Looking though my recipe collection I realized that I have a large number of shrimp recipes. Most of them I have not used because having shrimp on the menu is usually a spontaneous decision, dependent on price and something I can quickly make with vegetables and pasta. (My kids favorite.) I did come across one recipe in my collection, Stir-Fried Sesame Shrimp and Spinach by Martha Rose Shulman at NY Times Cooking, that nudged me to remember a homework assignment I completed for an online class, The Science of Gastronomy at Coursera.org. Two science professors from the University of Hong Kong taught the course and focused the learning objectives on how cooking techniques are based on science, and how to use this science to make you a better cook.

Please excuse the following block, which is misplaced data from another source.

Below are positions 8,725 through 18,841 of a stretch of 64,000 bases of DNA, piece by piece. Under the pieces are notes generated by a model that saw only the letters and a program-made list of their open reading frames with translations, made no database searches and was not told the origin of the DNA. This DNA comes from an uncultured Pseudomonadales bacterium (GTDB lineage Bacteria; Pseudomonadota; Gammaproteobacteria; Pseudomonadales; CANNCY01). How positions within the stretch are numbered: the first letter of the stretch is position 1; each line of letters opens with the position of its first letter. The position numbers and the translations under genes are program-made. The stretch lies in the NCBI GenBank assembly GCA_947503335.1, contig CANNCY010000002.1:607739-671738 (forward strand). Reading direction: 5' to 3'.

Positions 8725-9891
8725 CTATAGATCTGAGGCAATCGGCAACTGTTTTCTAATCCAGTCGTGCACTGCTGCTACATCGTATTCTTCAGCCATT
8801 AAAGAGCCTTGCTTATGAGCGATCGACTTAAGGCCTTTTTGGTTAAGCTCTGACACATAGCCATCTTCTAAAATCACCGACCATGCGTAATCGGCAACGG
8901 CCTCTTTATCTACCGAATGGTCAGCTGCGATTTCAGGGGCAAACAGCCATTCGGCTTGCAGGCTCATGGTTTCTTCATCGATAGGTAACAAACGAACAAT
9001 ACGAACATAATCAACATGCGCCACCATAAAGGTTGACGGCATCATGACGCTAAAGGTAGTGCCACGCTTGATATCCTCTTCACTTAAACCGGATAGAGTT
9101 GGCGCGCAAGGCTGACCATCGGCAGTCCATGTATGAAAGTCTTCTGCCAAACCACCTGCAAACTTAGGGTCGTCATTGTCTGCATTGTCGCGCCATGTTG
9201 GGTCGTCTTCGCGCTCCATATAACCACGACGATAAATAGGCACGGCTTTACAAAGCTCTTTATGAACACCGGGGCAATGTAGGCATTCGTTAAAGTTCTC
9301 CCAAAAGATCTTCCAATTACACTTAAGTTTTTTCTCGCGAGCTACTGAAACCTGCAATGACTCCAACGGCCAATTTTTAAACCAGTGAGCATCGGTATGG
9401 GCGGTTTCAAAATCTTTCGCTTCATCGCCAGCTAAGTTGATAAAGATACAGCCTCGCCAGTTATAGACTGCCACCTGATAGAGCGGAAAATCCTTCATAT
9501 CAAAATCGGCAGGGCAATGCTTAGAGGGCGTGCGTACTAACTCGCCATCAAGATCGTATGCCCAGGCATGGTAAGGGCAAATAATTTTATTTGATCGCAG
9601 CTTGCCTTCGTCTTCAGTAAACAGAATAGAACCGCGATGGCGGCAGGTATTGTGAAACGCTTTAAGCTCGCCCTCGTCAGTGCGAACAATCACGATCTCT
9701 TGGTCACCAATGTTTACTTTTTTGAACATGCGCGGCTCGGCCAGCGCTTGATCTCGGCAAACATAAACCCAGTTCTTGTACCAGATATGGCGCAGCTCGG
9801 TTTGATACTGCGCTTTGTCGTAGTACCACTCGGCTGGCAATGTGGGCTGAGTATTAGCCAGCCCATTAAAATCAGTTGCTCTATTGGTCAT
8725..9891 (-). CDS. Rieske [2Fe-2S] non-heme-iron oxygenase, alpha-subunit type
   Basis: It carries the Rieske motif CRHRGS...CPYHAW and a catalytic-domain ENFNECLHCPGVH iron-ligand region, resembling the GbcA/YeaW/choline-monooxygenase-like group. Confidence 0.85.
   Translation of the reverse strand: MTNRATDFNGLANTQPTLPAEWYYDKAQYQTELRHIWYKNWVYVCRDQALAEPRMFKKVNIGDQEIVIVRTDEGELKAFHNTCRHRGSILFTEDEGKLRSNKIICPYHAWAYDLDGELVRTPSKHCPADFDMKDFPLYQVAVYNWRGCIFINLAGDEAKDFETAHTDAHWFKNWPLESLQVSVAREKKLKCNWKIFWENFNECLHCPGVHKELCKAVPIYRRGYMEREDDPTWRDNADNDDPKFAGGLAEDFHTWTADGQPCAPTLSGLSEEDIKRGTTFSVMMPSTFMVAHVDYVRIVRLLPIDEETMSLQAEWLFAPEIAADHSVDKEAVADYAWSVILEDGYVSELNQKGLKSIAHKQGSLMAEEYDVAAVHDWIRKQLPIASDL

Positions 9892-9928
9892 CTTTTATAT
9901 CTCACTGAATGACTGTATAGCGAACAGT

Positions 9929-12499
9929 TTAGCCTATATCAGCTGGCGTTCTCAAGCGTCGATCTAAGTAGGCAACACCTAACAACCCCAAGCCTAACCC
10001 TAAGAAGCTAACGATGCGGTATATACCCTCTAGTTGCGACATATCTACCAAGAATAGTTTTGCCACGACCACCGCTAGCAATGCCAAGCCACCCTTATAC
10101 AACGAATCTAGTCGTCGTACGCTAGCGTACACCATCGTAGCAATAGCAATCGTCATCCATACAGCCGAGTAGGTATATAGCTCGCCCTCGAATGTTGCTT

In Ms. Shulman’s recipe she uses a Chinese technique to clean shrimp with salt and water. Flash several years back in time, my homework assignment for The Science of Gastronomy, tested the effects of soaking, (brining) shrimp in salt and water to see if there was any effect on taste and the mouth-feel of cooked shrimp. Reading this recipe was bringing it all back to me. I have the best intentions to remember everything that I have ever learned, but usually I need a clue and a bonk on the head to stir the memory bank. I just had to test this out again.